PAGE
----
Ancient underground passage discovered in Caha mountains

April 12th, 2015 2:02 PM

By Southern Star Team

The souterrain which was discovered recently at Bonane

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By Kieran O’Mahony

A ROAD-widening project on the far side of Bonane, between Glengarriff and Kenmare, in the Caha mountain range, will continue despite the discovery of an underground passage that is believed to be over 1,000 years old.

The discovery of the souterrain in recent weeks, which is an ancient underground gallery, is a significant find, experts say, as such discoveries are relatively rare.

One of the workers operating a JCB made the startling find last Tuesday week, and work immediately ceased until archaeologists were called in to examine the site, last week.

‘This wasn’t a huge project and it was just to widen a 1.6km tourist route so that camper vans could be accommodated.

‘The project was undertaken by Kerry County Council and the National Roads Authority (NRA) and we were contacted immediately when it was discovered,’ said James Eoghan, senior archaeologist with the NRA, speaking to The Southern Star this week.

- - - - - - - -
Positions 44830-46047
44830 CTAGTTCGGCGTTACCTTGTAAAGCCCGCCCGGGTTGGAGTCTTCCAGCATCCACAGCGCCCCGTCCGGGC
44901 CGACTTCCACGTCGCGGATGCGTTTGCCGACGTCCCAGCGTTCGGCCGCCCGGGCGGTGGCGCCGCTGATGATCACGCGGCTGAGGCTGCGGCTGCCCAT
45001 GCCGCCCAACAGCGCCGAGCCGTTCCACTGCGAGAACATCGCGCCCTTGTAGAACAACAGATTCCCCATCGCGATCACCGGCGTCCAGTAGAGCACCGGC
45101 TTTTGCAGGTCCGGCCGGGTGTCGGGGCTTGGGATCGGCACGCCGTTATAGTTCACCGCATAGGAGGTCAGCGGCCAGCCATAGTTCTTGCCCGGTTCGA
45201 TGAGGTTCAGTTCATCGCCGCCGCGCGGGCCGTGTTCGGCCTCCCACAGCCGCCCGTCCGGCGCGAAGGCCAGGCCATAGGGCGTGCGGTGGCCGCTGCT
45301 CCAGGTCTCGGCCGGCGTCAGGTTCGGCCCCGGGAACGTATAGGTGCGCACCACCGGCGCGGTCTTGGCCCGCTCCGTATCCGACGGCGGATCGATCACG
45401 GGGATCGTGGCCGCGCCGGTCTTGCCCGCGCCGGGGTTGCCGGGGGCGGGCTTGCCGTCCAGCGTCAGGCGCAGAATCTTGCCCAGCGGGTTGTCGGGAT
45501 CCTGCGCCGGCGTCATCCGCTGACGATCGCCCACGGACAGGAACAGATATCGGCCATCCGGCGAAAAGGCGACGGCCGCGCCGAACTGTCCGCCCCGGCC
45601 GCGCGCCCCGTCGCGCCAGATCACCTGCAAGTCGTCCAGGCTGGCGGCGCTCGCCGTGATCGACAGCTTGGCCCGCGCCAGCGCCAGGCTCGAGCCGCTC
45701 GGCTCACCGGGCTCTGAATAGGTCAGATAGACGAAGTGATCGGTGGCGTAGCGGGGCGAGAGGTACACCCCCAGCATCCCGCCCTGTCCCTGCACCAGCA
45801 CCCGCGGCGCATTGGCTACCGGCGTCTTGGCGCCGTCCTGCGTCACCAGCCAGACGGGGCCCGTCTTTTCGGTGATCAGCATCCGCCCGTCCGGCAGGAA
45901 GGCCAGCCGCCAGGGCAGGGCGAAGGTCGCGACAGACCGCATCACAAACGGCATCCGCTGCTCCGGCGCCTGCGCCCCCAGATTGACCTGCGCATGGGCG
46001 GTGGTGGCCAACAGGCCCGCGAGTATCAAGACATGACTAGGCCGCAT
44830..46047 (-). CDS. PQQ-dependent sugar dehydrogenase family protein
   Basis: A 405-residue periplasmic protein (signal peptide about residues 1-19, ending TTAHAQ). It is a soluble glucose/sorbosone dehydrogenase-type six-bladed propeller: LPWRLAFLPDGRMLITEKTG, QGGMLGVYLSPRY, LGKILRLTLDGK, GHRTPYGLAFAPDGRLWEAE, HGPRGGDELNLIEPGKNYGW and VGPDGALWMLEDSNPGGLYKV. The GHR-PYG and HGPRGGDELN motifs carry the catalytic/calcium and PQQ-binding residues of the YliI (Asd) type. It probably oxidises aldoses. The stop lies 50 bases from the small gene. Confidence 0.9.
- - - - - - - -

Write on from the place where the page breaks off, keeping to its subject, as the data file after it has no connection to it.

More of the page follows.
‘Souterrains are underground structures and are hard to find in a traditional sense because of them being underground, but can tend to be found as a result of construction in some cases. These underground passages are tunnelled normally by digging a trench and this particular one is unusual and unique to this area as it’s tunnelled almost into rock.’

Souterrains date from 880 AD to 1000 AD and can be between 1,000 to 1,200 years old.

They were usually a place for refuge from attack and were also used as places of storage for perishable and valuable items.

‘When I arrived on site the construction has ceased and the opening that was exposed had been blocked by slabs for safety,’ the archaeologist exlained. ‘I worked my way into the entrance and saw two chambers and it was obvious to me that this was an archaeological find.’

The ongoing roadworks did not disturb the underground passage and because it is running away from the area, construction of the road-widening project will continue.

‘We are liaising with the National Monuments Service about this discovery and we will record everything and make sure we are on site when work commences. The objective is to preserve this souterrain and the entrance will have to be sealed up and the location of it will be known and mapped,’ said Mr Eoghan.

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